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How Should I Follow-up after a Job Interview?

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How should I follow-up after a job interview?

Question: I recently relocated and began a job search as a marketing/advertising/promotions director. I have 18 years’ experience in these fields, and I think I’ve found the ideal job. At my third interview, I was told the hiring decision would be made within 10 days, or maybe a week later. Both interviewees were vague as to the specific date. I sent follow-up letters immediately after the interview, then waited and waited. Twelve days later, I called my original contact (and co-decision maker) to let her know I was still very interested in the position, and again asked when I could expect a decision. Again, her answer was vague: “We’ve been crazy-busy, but hopefully [the decision-makers and I] will meet before the end of this week or early next week.” It’s now a week later, and I don’t know what to do. Any ideas?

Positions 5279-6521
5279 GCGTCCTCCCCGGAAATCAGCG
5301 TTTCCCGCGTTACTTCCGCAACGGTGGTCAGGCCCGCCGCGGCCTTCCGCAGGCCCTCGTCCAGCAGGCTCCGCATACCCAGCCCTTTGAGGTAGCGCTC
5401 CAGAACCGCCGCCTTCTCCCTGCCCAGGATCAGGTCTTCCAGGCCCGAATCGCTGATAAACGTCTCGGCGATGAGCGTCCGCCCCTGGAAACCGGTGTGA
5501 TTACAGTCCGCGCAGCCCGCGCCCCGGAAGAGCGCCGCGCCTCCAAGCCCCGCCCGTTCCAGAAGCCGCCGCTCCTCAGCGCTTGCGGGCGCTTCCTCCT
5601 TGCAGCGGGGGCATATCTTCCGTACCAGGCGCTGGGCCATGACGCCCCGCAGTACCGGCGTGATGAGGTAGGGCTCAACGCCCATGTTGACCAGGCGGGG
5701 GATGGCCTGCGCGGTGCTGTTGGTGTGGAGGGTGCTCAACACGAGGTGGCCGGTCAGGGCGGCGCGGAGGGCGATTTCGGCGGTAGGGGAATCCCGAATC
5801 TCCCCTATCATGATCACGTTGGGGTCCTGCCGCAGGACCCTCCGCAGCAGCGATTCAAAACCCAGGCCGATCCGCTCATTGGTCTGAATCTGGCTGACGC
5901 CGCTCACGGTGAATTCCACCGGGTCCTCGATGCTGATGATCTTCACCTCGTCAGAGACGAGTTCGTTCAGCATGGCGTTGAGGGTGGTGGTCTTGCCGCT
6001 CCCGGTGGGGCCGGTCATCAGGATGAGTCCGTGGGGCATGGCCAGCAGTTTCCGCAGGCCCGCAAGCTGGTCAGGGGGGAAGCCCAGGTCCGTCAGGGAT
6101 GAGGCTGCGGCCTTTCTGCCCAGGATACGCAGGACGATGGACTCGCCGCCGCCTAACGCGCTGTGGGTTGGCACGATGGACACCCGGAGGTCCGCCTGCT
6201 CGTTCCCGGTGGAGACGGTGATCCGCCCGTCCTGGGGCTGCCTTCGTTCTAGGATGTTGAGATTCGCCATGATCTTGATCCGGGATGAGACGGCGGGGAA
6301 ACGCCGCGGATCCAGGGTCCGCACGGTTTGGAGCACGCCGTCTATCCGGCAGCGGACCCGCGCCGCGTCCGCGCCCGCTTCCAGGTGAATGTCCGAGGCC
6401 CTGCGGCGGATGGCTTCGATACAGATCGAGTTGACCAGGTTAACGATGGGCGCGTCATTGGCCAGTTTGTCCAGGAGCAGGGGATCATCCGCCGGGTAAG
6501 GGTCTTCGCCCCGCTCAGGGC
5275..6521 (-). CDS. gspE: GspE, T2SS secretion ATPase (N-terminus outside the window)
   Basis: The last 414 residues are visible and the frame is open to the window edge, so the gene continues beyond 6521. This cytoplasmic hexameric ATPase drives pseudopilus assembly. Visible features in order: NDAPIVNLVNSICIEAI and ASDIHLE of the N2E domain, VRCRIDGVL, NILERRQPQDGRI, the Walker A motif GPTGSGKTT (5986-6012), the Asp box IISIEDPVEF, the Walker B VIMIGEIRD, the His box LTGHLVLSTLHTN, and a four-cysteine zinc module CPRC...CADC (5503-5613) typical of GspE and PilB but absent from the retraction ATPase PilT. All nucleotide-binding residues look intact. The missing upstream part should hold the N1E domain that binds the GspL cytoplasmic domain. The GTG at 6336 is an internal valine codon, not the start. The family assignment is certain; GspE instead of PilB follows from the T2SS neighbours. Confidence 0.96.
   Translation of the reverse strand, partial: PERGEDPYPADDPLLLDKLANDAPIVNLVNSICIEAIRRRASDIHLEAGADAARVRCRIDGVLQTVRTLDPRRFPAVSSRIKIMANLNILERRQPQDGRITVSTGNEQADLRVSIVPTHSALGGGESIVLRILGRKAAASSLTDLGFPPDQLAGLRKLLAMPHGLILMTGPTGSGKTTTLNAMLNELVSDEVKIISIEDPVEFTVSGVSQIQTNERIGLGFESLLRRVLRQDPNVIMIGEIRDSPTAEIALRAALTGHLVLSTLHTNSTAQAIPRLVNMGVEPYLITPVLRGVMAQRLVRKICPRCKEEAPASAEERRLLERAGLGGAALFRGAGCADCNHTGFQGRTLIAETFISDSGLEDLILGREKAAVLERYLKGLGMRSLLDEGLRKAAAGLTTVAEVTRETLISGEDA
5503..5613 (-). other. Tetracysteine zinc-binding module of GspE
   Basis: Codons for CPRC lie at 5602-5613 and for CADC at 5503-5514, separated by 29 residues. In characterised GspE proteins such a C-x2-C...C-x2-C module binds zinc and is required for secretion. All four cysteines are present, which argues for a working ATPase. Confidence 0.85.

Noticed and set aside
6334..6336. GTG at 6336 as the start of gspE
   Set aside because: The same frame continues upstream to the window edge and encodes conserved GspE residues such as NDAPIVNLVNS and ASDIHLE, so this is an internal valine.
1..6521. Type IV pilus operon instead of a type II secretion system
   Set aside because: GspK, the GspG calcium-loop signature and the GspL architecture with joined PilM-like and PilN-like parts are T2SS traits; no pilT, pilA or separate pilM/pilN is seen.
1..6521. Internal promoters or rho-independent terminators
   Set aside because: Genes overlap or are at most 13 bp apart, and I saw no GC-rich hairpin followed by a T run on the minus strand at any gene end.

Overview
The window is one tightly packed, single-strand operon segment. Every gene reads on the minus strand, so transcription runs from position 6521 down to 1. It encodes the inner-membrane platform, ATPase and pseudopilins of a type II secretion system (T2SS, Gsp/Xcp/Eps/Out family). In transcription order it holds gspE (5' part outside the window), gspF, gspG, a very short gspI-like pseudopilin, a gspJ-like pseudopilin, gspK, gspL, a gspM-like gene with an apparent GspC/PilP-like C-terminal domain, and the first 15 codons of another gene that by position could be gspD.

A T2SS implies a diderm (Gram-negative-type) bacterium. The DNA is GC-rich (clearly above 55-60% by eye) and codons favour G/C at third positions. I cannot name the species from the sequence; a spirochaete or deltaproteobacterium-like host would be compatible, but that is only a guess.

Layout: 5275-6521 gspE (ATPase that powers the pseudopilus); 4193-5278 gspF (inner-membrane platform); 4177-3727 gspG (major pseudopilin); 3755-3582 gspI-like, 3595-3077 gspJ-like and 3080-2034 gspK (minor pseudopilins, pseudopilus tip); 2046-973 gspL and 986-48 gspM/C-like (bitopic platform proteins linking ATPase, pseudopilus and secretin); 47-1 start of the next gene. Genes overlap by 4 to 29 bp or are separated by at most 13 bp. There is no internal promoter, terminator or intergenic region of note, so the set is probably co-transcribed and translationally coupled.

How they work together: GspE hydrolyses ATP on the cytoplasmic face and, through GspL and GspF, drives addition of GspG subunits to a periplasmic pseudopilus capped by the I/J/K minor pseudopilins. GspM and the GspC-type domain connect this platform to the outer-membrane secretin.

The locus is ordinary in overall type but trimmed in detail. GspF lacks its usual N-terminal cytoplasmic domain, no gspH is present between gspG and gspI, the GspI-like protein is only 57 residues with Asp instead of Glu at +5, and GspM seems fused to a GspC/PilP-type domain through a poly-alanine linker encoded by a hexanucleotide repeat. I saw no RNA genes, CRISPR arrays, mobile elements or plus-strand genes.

— Patty, Knoxville, Tenn.

Patty: Persistent, professional follow-up is always OK. Hiring decisions often are dragged out as managers attempt to solicit input from colleagues (both to determine fit and to cover their own behinds). Sometimes, they just don’t have funding approval yet. A friendly call every five to eight business days or so re-emphasizes your interest and keeps your candidacy at the forefront. It’s usually best to call late in the day and toward the end of the week, when everyone’s guard is down and they’re more apt to share inside info with you.

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